Science: How the tsunami spread
One minute before 8 a.m. on Dec. 26, 2004, a 9.0-magnitude earthquake sent a gigantic tsunami crashing over southeastern Asia, killing hundreds of thousands, ruining billions of dollars in property, and sending the world rushing to the aid of the wave's victims. The effects were felt far and wide, with strange tidal patterns and high waves oceans away from the epicenter.
This week, scientists from the United States, Canada, and Russia report online in the journal Science how the wave traveled around the world, paving the way for tsunami prediction models that might in the future be able to tell where a tsunami will hit and how hard in real time.
The researchers found that near the origin of the tsunami, the direction of the wave is determined by the shape of the tsunami's source. In the case of last year's tsunami, the fault line that created the wave was narrow and very long. As the wave spreads, oceanic ridgesmountain ranges on the ocean flooract as beams, guiding the waves along their lines under the sea. That, says Vasily Titov, a scientist at the National Oceanic and Atmospheric Administration and one of the researchers on the paper, explains why places like Crescent City, Calif.not the much closer Hawaiian Islandshad the highest waves on the American coastline. Or why Halifax, Nova Scotia, on Canada's Atlantic coast, had higher waves than the Cocos Islands, off the northwest coast of Australia about 1,000 miles from the epicenter.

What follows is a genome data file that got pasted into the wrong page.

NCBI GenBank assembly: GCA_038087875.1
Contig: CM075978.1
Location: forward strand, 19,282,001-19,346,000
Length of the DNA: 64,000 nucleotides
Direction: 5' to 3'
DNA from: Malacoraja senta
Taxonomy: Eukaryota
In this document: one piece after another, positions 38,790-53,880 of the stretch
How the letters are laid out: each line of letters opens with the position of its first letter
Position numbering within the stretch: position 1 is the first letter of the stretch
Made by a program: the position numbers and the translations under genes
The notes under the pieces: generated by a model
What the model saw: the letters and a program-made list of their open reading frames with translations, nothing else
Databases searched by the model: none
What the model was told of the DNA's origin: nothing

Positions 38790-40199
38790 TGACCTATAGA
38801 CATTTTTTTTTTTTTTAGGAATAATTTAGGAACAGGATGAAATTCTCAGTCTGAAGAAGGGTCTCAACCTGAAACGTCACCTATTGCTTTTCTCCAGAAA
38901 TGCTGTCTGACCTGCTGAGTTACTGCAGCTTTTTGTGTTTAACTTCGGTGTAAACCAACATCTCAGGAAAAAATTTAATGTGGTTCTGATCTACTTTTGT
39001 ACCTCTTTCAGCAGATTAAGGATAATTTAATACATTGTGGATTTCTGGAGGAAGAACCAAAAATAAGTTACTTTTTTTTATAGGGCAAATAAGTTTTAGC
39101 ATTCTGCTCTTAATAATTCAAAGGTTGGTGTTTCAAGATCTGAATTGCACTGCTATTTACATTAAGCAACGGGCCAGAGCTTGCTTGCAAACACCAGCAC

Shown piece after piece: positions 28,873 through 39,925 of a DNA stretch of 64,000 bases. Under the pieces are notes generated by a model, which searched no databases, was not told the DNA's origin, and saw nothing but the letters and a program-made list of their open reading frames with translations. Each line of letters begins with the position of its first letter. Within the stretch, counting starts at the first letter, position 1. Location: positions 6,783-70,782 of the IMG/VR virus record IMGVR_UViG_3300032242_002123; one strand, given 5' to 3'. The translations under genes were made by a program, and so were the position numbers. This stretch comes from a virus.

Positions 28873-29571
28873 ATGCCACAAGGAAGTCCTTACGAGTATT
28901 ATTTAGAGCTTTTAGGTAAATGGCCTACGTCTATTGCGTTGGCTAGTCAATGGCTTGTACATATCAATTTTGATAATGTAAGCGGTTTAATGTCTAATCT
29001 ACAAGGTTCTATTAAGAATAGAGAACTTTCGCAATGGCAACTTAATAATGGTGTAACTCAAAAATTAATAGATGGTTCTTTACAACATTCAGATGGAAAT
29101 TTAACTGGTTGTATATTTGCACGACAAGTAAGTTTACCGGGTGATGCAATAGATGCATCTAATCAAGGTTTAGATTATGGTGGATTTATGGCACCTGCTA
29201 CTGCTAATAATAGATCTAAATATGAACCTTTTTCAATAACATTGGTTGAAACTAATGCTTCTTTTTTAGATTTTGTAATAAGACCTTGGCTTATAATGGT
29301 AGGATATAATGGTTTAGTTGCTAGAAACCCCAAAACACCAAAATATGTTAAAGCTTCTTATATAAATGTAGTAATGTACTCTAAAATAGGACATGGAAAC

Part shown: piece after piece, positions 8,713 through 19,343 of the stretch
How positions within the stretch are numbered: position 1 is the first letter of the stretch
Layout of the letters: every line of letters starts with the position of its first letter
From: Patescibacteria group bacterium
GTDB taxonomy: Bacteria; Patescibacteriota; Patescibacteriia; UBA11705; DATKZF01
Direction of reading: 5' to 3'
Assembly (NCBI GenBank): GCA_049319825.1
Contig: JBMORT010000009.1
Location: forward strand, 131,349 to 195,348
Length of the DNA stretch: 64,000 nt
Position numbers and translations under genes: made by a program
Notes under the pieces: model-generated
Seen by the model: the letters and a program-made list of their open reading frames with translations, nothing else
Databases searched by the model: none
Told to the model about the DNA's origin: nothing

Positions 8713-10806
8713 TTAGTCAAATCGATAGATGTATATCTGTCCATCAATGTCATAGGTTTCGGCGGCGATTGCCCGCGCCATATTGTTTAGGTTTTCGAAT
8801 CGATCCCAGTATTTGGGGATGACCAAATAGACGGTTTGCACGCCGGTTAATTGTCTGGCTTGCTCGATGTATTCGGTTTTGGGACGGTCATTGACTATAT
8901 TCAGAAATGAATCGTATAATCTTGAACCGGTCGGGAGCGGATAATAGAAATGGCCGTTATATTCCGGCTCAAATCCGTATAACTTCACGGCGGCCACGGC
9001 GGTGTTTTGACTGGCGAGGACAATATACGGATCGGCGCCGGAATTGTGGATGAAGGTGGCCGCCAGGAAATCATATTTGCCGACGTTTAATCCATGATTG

Previous tsunamis, says Titov, have not been large enough to register on gauges around the world. But since this one was so enormous, it allowed the scientists to take data from all over and see where the wave went.
"It was known before that the underwater topography influences wave propagation," says Titov. "But we saw with this tsunami that was the main factor."
Titov said that the scientists hoped to use this information to better predict where a tsunami will hit and how hard much more quickly the next time around.